For the Supreme Court, the question of interim stay on Tamil Nadu’s Jallikattu Amendment Act is still open.New Delhi: On February 4, the Supreme Court uploaded the official report of the proceedings of the hearing on Jallikattu on January 31, by the bench of justices Dipak Misra and Rohinton Fali Nariman.
What is interesting in the order is that, contrary to what most Supreme Court correspondents reported that day, the court had not refused a stay on the Prevention of Cruelty to Animals (Tamil Nadu) Amendment Act, which had received the president’s assent on the same day.
According to the order, six interlocutory applications (IAs) were heard that day. Of these, IA No. 16, filed by the central government, seeking permission to withdraw the notification dated January 7, 2016, which facilitated that the holding of Jallikattu was allowed in view of the Tamil Nadu Amendment Act.
The court allowed the withdrawal, although the senior counsel for People for the Ethical Treatment of Animals (PETA), one of the petitioners challenging the notification, M.S. Ganesh, had opposed the withdrawal – probably because he felt it was too late to do so – especially when the judgment was reserved after hearing all the parties.
But the court allowed the petitioners to amend their old petitions against the 2016 notification, so as to assail the constitutional validity of the Tamil Nadu Amendment Act.
Thus IA No. 18, filed by the Compassion Unlimited Plus Action (CUPA) to amend its 2016 writ petition to challenge the Tamil Nadu Act was allowed by the bench. Senior counsel, Siddharth Luthra represented CUPA.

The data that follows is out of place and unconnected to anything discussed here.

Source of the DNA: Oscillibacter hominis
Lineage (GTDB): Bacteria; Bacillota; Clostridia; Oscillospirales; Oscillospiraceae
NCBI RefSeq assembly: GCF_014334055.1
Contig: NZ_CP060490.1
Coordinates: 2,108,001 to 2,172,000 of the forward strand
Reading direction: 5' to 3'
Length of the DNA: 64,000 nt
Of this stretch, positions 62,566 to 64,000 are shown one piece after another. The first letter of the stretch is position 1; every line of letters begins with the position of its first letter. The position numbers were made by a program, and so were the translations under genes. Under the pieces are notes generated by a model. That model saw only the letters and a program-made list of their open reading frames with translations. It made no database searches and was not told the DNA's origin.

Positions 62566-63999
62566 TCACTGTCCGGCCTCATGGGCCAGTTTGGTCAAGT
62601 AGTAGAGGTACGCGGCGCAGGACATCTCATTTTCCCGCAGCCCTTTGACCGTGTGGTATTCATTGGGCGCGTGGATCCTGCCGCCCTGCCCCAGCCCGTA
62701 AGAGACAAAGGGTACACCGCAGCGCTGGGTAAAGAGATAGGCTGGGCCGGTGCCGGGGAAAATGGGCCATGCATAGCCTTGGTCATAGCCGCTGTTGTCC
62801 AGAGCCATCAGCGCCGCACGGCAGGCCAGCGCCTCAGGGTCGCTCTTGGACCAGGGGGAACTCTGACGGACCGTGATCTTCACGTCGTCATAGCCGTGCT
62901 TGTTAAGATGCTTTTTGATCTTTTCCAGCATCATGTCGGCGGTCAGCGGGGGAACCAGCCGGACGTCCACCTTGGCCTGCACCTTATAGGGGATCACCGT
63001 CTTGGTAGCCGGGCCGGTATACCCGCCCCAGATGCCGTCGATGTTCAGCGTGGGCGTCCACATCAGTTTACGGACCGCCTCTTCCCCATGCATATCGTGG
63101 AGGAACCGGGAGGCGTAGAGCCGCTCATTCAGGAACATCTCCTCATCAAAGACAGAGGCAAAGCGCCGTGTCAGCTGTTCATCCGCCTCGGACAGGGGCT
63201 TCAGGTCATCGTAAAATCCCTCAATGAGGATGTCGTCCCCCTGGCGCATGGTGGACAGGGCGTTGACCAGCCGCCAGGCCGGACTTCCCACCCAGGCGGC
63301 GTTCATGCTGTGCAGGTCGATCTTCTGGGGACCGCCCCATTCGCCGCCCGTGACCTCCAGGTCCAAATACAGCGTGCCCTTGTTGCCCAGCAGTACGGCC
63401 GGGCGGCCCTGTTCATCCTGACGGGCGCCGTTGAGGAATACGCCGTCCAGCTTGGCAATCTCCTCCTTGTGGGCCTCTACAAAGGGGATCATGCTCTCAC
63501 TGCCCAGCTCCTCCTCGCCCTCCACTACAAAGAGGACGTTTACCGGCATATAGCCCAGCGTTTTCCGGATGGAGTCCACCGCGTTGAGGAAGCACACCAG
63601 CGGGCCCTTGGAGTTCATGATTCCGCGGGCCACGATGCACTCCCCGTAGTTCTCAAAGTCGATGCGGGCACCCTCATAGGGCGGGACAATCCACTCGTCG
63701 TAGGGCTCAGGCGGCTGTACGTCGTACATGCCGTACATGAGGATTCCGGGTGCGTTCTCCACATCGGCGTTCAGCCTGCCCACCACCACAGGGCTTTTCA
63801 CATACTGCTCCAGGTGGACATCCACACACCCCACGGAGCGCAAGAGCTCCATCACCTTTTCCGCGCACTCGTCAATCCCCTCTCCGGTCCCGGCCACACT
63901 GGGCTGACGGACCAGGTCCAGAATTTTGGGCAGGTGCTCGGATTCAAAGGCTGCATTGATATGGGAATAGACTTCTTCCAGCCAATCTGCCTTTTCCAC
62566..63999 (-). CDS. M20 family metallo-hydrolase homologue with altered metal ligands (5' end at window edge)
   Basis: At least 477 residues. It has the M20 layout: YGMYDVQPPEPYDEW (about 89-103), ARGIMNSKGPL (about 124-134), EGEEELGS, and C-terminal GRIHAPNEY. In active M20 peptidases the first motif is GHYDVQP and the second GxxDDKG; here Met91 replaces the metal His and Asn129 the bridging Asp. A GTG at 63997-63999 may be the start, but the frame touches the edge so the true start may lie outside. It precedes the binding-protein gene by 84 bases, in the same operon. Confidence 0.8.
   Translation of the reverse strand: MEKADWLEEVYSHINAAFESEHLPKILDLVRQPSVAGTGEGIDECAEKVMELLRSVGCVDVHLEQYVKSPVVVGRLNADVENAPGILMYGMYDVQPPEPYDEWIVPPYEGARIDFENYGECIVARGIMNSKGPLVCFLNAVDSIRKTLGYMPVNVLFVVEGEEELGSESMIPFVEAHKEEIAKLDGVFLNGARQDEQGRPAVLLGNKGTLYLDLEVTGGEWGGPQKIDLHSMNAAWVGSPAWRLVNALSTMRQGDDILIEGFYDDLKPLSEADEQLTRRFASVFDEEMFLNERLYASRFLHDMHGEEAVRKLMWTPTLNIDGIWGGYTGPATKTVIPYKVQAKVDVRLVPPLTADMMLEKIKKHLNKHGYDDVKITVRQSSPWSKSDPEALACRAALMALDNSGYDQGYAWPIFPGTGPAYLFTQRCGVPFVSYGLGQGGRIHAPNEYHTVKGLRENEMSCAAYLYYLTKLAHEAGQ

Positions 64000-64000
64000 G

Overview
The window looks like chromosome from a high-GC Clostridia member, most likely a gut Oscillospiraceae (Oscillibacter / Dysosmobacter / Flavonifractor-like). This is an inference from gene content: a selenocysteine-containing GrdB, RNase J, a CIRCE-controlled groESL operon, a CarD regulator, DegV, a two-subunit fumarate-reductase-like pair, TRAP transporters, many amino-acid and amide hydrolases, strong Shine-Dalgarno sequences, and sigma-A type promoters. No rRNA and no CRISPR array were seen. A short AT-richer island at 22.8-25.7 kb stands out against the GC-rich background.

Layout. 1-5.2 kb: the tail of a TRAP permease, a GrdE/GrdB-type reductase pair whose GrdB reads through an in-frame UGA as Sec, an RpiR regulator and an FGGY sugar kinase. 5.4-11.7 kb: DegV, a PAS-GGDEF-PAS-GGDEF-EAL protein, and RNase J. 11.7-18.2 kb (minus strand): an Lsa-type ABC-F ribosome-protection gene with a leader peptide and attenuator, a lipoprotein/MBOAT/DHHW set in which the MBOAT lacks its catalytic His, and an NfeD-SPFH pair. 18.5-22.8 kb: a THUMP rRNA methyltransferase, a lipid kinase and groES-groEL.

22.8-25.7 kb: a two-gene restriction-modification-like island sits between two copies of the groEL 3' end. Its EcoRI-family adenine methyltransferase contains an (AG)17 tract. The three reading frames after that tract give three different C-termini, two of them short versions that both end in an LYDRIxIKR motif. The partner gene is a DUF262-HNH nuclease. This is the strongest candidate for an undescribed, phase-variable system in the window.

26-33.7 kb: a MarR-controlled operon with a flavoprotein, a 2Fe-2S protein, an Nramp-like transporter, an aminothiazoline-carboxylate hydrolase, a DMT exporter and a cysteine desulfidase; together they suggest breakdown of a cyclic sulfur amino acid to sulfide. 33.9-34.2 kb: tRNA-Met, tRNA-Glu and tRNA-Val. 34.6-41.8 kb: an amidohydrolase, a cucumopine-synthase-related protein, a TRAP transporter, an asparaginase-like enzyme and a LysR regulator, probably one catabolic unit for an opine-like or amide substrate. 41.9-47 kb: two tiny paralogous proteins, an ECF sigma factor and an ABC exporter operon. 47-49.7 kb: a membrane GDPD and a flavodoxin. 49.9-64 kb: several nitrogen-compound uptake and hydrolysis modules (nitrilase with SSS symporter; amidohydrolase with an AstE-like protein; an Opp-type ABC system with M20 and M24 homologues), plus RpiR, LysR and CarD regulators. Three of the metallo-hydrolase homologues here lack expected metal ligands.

IA No. 1, filed by the Federation of Indian Animal Protection Organisations (FIAPO), represented by senior counsel, Anand Grover, also sought to amend its old petition to assail the constitutional validity of the Tamil Nadu Act. The bench also allowed this IA.
IA No. 4, filed in the Animal Welfare Board of India’s 2016 petition, first sought stay on the Act, but was allowed to amend it to challenge the constitutional validity of the Tamil Nadu Amendment Act.
PETA did not seek a stay on the Tamil Nadu Amendment Act, although in all probability, it would challenge its constitutional validity.
IA No. 17, filed by CUPA specifically sought stay on the Tamil Nadu Act. On this, the bench said it would issue notice.
The counsel to whom The Wire spoke to clarified that the question of stay on the Act is still open, as the bench did not consider the question because no one pressed for a stay on January 31.
As Acts passed by parliament and state legislatures enjoy the presumption of constitutionality, courts normally refrain from granting a stay without hearing the parties concerned, to satisfy itself why such presumption cannot apply.
But this does not mean that the court would choose the other alternative of refusing to grant a stay, when no one pressed for a stay, or even opposed it during the first hearing.
In other words, nothing prevents the petitioners from pressing for a stay of the Act and the court from considering such a plea on merits, as the bench has not so far refused to grant the stay.